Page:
And what we should be listening for when we are playing and practicing and developing is for the actual swallowing up of the thing to happen. And so what you want is for your metronome to be loud enough that you can actually listen for the swallowing. Okay? And if it's not loud enough, you got to find one that's louder. And yes, we want to do this on the pipes if we can as well. But like this metronome right here is not really loud enough.

Right? It's not really loud enough. Like I can listen for whether or not the two things coincide, but what we really want to do is maybe get it going over here.

Yeah. Now that puppy is loud. Right?

Anyway, my point being the sound of the metronome is the most tactile thing and we want a metronome that's loud enough so that we actually can't hear our G gracenote because it's perfectly timed with the metronome and the metronome is so loud that it's covering it up. Does everybody understand that? Right? The metronome click is so loud it's actually covering up our G gracenotes. And that's how we can really kind of listen for that actual true fusion of it. We never even want to hear that thing.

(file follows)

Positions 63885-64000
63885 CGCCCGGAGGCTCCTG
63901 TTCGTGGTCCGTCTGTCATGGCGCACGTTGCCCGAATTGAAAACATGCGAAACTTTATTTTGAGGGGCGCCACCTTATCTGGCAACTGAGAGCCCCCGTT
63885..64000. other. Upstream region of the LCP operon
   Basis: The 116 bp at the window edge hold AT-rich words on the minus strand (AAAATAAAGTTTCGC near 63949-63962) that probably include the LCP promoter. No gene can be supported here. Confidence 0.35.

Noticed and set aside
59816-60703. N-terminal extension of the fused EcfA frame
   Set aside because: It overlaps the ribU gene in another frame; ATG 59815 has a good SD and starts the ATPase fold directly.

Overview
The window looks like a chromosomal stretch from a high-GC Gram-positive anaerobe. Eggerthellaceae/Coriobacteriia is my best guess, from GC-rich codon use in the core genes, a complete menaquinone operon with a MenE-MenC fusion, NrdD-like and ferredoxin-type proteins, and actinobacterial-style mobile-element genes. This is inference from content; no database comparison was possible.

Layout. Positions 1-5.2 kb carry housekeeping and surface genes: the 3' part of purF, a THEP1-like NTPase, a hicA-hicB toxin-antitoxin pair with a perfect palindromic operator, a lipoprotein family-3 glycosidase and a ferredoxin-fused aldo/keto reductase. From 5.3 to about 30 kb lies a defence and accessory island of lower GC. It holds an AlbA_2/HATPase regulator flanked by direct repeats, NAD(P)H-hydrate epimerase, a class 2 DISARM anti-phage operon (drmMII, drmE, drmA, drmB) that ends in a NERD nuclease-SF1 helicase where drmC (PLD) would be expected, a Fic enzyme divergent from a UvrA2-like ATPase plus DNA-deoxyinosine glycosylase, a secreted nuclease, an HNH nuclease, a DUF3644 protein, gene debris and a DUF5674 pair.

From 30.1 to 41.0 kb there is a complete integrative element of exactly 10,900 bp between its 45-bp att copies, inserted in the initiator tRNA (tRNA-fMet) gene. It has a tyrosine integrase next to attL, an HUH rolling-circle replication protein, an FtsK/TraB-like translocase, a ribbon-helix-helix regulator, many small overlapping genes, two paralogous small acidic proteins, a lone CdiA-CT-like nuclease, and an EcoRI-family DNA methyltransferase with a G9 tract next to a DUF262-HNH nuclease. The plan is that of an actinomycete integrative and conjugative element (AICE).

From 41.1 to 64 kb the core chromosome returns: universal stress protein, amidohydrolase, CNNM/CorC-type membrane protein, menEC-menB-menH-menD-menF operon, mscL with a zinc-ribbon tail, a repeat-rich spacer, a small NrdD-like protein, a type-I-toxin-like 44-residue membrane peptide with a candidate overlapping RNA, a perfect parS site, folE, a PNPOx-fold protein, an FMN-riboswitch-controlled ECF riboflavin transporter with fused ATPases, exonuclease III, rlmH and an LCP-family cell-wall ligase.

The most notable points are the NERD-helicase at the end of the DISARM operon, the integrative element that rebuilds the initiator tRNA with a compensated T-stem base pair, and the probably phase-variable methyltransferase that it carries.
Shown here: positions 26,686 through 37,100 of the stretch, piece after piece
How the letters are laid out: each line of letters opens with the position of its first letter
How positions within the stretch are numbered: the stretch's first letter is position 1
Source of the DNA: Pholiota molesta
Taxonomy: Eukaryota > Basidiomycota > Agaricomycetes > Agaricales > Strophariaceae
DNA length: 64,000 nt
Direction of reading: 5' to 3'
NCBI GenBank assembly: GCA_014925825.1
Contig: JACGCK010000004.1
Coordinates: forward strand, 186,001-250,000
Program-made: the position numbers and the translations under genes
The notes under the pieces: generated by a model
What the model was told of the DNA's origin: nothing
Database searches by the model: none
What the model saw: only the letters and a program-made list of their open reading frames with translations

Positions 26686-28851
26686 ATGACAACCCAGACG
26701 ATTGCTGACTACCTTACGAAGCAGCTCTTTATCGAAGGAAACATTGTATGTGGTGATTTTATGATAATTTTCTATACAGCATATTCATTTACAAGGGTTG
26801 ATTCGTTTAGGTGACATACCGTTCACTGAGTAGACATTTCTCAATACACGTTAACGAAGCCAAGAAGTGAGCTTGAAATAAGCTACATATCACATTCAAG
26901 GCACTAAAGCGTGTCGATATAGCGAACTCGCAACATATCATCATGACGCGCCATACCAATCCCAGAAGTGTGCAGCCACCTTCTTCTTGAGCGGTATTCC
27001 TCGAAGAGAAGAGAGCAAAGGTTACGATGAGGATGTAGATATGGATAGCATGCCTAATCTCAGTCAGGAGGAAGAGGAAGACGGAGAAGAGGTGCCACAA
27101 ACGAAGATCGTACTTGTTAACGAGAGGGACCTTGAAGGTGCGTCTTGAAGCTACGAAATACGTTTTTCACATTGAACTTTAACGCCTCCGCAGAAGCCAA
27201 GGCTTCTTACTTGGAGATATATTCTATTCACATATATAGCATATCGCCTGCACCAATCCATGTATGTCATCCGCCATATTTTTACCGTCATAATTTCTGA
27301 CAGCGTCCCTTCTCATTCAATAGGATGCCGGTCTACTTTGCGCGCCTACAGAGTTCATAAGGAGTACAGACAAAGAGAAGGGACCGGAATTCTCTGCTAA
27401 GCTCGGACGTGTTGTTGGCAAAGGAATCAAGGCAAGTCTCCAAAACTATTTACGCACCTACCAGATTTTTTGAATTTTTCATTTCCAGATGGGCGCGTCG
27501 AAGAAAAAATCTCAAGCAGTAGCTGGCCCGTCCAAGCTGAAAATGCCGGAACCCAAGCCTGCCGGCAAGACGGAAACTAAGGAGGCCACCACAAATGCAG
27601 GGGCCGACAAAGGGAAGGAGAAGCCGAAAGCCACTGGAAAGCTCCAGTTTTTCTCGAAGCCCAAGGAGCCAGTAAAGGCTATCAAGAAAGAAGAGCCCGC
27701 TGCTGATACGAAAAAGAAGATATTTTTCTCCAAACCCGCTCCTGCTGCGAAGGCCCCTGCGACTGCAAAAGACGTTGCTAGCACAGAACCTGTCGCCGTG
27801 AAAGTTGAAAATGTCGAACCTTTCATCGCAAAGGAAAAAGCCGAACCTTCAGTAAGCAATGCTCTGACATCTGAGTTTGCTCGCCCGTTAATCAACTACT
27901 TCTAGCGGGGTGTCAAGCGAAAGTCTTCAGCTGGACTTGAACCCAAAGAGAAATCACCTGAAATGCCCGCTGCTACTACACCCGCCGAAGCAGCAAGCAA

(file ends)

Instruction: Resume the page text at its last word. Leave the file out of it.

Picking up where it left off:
So when you're on the practice chanter, use headphones. That makes tons of sense to me. But when we're on the pipes, you could use headphones when you're practicing. But then the reason we really want that speaker is for the recording. So when we listen to our recording back, we'll have a nice loud metronome and we can compare the thing that's supposed to be on the beat with the actual beat itself. That's really, really great, really a great question and a really great discussion point.

We can combine it with some of the ALAP/ASAP discussion that we were having the other day, right? So here's some beats, here's our metronome click. Let's pretend these all dead even, I know that they're not. Here are some beats. Let's pretend that we have ALAP/ASAP on each of these beats, just like we do in George Allan, right? So here are our beats. Here's our ALAP. Now ALAP goes all the way to the split second before the next beat. Good. There's our ASAP. You see? If there were no gracenotes, but in this case there are, but the gracenotes should still be 100% swallowed up by the sound of that beat. Right? Can everybody see what's going on here? Like I'm just drawing our ALAPs linearly here.